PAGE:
The children of Springfield get suspicious when their parents suddenly start going to bed early. Bart convenes an emergency meeting in his treehouse and the kids come up with a theory. Milhouse explains how the RAND Corporation, the saucer people, and the reverse vampires have conspired to force their parents to go to bed early in a plot to eliminate dinner. Milhouse finishes his summation with the declaration, “We’re through the looking glass here, people.” The expression is used when someone finds themselves in a bizarre situation and it’s utilized perfectly here. Unfortunately for Milhouse and Co., their grand theory is completely wrong. It turns out the parents of Springfield have collectively rediscovered their mojos after drinking a libidinous toxic concocted by Grampa Simpson.

Still image from "The Simpsons" season 6 episode "Lisa's Wedding" featuring Chief Wiggum in front of a tent with the marquee "Friar Wiggum's Fantastical Beastarium".

8. Lisa Down the Rabbit Hole…Again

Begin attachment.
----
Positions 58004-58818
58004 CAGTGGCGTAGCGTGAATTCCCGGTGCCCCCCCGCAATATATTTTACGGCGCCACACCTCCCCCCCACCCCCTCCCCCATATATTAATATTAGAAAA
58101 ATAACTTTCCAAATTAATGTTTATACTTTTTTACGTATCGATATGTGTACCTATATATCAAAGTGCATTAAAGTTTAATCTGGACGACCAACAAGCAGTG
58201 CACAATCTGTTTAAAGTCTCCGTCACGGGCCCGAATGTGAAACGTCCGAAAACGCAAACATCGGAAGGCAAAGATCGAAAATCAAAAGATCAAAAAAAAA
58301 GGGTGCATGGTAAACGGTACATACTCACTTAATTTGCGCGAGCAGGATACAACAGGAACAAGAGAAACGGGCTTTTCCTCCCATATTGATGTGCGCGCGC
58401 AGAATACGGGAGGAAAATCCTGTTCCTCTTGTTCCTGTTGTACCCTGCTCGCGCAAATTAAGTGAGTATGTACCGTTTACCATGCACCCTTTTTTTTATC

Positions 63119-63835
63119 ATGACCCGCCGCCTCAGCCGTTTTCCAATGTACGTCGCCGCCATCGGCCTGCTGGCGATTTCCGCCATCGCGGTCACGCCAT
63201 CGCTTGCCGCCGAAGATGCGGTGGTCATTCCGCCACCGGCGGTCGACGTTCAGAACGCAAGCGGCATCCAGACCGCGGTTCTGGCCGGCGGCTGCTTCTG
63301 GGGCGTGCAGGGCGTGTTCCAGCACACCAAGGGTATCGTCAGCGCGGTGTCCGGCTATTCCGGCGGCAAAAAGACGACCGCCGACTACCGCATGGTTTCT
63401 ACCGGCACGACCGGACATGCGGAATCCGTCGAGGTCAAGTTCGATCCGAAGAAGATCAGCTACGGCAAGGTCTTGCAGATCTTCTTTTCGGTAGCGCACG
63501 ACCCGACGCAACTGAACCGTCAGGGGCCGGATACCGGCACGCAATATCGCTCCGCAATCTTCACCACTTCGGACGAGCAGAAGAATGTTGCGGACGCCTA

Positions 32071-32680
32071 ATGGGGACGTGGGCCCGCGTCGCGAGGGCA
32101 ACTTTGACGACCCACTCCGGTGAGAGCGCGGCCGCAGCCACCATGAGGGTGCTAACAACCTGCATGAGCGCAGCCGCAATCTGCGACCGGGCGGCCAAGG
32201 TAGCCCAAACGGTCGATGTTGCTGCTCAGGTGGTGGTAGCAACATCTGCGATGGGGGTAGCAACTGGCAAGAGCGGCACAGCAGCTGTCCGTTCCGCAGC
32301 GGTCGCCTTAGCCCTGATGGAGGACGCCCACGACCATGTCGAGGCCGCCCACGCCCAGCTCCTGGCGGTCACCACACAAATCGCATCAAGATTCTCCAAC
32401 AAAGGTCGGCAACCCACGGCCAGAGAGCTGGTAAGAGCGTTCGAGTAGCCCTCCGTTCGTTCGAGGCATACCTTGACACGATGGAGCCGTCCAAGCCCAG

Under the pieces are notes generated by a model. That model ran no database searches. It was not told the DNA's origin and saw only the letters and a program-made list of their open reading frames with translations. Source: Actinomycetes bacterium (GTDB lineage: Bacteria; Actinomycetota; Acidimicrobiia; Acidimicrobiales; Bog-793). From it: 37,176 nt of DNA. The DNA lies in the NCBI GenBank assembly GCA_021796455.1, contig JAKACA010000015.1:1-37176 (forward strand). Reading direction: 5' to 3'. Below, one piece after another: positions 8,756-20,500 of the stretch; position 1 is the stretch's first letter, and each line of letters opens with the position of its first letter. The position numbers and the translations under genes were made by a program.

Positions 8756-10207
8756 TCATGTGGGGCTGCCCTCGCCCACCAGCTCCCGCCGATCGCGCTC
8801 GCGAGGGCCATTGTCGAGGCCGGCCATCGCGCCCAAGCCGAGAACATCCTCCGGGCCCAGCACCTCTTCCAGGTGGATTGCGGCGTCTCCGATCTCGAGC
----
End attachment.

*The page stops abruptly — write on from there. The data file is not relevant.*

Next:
Guillermo del Toro wasn’t the first to throw Lisa Simpson down a rabbit hole. That distinction belongs to Simpsons maven and King of the Hill and The Office creator Greg Daniels, writer of the season six classic “Lisa’s Wedding”. The episode opens with the Simpsons at a Renaissance fair where Lisa wanders off after being embarrassed by Homer. She enters Friar Wiggum’s Fantastical Beastarium where she encounters the mythical Esquilax, which is just a rabbit. The rabbit runs off and Lisa follows it, a la Alice and the White Rabbit. The rabbit leads her to a fortune teller where she is told the story of her first love. Alice following the White Rabbit down the rabbit hole signifies a character following their curiosity and being thrust into a strange land. For Lisa, that curiosity leads her to 2010, where, as a college student, she falls in love with the posh and arrogant Hugh Parkfield. They soon get engaged and travel to Springfield for the wedding where Hugh insults her family due to their boorish ways. Lisa realizes how deeply she loves her family and breaks up with Hugh. It’s a journey of self-discovery perfectly suited to an Alice in Wonderland reference.